It is believed that children start to feel their sex identity and express their own gender by the age of three. However, if we consider that gender/sex identity is not something that you build from one day to the next, one question remains: how and when do we start embodying our gender/sex?
Imagine that it’s Christmas and, as every year, you ask for money— no risk of being disappointed and you can buy whatever you want with it. But it doesn’t quite feel the same as if you’d received a surprise, does it?
Since May, the protests centered around the Black Lives Matter movement have forced us to gaze into a mirror and ask ourselves this very question. Resultant discussions among friends, in the news, and on social media have shown us that we must no longer ignore racism or remain silently complicit in its propagation. This uncomfortably challenging examination of ourselves and society requires an open mind and honest self-reflection.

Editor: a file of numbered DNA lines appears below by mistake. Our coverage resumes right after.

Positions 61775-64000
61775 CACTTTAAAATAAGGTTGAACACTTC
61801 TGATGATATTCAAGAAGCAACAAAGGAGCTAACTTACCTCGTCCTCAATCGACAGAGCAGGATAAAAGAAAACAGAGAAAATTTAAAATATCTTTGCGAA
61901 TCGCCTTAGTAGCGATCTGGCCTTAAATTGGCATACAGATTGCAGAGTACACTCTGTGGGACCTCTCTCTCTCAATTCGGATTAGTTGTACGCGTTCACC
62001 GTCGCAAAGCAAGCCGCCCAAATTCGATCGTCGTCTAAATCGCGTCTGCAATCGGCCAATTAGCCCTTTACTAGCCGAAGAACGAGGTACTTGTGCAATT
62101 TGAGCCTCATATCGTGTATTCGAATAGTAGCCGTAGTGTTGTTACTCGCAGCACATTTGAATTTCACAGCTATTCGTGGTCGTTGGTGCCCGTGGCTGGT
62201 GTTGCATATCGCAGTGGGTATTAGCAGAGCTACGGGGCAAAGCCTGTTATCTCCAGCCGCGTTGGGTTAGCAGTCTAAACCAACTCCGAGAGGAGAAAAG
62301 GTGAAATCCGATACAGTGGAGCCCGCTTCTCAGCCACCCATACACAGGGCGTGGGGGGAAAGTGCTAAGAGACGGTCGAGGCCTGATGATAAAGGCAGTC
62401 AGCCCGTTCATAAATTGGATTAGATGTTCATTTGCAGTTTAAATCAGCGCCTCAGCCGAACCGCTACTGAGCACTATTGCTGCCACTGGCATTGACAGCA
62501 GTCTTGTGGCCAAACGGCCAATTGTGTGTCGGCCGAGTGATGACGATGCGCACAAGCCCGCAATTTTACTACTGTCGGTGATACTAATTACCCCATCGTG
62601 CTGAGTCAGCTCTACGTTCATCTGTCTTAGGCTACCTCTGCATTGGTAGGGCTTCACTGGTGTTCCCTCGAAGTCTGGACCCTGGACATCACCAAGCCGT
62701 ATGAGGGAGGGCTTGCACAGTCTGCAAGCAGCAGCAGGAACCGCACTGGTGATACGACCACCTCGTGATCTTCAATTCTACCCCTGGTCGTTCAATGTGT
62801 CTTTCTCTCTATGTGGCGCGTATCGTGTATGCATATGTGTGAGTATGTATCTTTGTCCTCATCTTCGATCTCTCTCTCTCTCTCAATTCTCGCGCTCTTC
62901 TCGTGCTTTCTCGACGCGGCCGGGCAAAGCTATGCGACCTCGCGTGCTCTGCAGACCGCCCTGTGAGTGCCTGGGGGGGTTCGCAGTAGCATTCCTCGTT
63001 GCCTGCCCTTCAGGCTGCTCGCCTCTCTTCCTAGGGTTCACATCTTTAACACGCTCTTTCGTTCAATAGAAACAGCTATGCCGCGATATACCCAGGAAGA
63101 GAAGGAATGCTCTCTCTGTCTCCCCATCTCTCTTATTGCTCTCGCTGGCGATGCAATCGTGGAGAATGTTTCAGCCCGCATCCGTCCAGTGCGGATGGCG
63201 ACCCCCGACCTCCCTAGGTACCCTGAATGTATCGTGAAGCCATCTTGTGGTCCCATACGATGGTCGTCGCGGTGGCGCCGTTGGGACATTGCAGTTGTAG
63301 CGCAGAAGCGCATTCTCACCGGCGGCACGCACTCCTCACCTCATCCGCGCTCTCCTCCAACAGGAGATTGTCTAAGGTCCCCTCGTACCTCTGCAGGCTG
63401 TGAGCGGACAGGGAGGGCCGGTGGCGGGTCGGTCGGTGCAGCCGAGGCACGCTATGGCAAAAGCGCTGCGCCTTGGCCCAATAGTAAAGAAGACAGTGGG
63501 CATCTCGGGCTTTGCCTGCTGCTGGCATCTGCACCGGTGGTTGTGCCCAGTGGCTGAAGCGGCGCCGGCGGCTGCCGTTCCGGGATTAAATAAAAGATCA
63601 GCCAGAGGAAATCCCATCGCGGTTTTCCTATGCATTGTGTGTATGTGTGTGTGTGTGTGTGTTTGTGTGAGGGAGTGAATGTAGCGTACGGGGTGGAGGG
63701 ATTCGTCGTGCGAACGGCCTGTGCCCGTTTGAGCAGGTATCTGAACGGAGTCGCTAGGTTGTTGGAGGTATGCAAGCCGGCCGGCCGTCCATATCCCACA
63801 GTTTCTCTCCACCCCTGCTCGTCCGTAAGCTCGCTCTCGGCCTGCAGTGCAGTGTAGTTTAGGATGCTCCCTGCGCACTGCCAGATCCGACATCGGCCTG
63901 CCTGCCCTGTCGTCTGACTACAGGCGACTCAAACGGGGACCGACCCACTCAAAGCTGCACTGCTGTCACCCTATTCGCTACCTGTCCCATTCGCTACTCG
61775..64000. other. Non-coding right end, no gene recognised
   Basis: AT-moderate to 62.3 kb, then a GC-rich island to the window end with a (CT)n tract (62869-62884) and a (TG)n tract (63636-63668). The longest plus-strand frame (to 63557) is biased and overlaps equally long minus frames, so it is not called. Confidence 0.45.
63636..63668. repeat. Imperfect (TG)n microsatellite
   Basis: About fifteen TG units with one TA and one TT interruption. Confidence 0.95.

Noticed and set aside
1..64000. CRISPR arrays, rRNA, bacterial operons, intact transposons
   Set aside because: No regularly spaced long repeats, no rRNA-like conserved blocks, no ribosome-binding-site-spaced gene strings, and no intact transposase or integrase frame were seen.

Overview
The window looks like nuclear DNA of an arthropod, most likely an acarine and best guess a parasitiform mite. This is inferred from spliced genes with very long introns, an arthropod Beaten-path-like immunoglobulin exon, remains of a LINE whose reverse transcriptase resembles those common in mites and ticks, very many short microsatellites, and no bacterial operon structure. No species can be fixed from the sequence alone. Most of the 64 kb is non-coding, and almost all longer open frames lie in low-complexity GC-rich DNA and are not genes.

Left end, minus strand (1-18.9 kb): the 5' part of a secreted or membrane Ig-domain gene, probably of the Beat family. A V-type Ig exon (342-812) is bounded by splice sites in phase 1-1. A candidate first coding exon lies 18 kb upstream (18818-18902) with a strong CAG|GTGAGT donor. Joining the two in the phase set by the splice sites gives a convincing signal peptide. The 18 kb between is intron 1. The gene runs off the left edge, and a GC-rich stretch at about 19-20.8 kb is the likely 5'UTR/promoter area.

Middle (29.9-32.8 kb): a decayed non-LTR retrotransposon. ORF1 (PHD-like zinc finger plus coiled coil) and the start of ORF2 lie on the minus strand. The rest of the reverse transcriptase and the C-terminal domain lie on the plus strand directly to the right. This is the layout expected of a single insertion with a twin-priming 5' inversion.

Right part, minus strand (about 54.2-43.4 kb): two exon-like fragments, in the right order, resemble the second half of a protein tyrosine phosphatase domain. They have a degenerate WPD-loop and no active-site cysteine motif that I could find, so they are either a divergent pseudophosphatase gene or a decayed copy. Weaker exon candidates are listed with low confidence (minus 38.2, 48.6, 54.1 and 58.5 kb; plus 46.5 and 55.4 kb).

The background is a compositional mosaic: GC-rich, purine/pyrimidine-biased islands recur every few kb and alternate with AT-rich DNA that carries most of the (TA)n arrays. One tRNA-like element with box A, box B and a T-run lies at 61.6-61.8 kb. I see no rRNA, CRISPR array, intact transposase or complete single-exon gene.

The current pandemic has us keeping our distance to reduce contagion, but is the physical distance affecting our social interactions? And how is it changing the way we speak?
Dance is art. True, but dance is also a physical and mental activity, stimulating all of your body parts in a synchronized manner. If I told you that dancing 2 minutes every hour is healthier than running a marathon from time to time, would you believe me?
Offensive language is used in times of anger, frustration, surprise, or delight, but is negatively perceived and censored in public spaces. Despite society’s general reproach of sh*tty words, what does research have to say about swearing?
Most of us have probably experienced it at least once: the excruciating pain of suffering from a breakup. But what is actually going on in our brains when we lose our significant other, and how do we manage to get over it?